Global bioplastics production capacity is set to increase significantly from around 2.18 million tonnes in 2023 to approximately 7.43 million tonnes in 2028. Source: European Bioplastics

NatureWorks' new PLA manufacturing facility

Developed by NatureWorks, Ingeo™️ PLA aims to accelerate a fossil-fuel plastic waste-free future. Late last year, the company announced that it had received historic financing from The Krungthai Bank (USD 350M) to optimise the capital structure for the new fully integrated Ingeo™️ PLA manufacturing facility in Thailand. In alignment with the banks’ ESG values and sustainable finance solutions, the investment demonstrates confidence in NatureWorks’ market leadership and global economic impact but also speaks to a more conservative approach taken by investors to de-risk. The decision also supports Thailand's ambitious Bio Circular Green (BCG) strategy.

Expected to open in 2025 with an annual capacity of 75,000 tonnes of Ingeo™️ biopolymer, this new facility will support rapid market growth across the Asia Pacific region for products such as compostable coffee capsules flexible and compostable food packaging. As pioneers driving the current system in a more sustainable direction, biopolymers produced at this new site will be made from sugarcane sourced from farms within a 50-kilometre radius of the Nakhon Sawan site. The area has a solid agricultural base that can provide an abundant, locally available sugarcane feedstock. And despite the lack of adequate legislation, standards, or commonly adopted criteria, NatureWorks continue to contribute to accelerating the needed shift away from petrochemical plastics.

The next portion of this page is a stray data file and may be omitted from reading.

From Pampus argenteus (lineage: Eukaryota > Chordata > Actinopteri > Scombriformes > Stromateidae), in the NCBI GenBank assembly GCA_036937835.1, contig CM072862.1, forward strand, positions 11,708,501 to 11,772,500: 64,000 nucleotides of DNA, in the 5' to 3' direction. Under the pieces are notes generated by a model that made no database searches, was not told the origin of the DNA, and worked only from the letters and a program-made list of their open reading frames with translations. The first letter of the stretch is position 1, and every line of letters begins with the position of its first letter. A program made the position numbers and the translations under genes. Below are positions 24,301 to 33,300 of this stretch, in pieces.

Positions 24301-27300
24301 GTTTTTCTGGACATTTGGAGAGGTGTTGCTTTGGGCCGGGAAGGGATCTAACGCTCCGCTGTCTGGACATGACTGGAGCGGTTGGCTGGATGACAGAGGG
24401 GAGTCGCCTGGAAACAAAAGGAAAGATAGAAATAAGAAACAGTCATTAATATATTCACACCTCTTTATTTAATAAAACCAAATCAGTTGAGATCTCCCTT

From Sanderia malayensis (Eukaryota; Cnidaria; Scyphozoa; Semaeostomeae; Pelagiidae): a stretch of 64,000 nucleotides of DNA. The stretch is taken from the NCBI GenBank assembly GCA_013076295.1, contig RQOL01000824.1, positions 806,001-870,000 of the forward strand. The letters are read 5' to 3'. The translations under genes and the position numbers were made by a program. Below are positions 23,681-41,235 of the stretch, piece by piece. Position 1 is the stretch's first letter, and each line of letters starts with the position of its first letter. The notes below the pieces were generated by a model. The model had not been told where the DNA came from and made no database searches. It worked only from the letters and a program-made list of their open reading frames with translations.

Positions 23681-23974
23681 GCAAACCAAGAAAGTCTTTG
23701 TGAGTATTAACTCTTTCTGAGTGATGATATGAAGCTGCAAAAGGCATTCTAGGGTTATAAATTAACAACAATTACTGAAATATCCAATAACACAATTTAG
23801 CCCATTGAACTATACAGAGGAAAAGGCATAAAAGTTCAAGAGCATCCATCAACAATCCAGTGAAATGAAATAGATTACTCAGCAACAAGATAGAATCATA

The future

In a time of transition to a circular economy, the demand for sustainable strategies is growing and expanding. Non-fossil-fuel bioplastics are of paramount importance for sustainable innovation, and analysts forecast strong growth within the sector. Advances in technology have improved product quality and versatility while lowering production costs. 

Rising fossil-fuel costs and progressive plastic legislation, in conjunction with reputational and legal risks, are the most prominent short-term risks investors should address with their investee companies are creating new opportunities for non-fossil fuel-based bioplastics. Disinvestment from fossil fuel plastics reduces the risk to business, from financial penalties on pollution and emissions to missed revenue opportunities from consumers looking for healthier, planet-positive alternatives.

As reported by Forbes investors are failing to adequately price the social and environmental externalities associated with the plastic value chain, according to new research published by Planet Tracker.  Intensive materials research to develop processes of recirculating resources in loops of reuse, transformation and renewal to eliminate waste are needed. And as such, investment is required to transition to circular economies. The Krungthai Bank financing NatureWorks further demonstrates a commitment to this global shift towards a future where humanity and its products can coexist.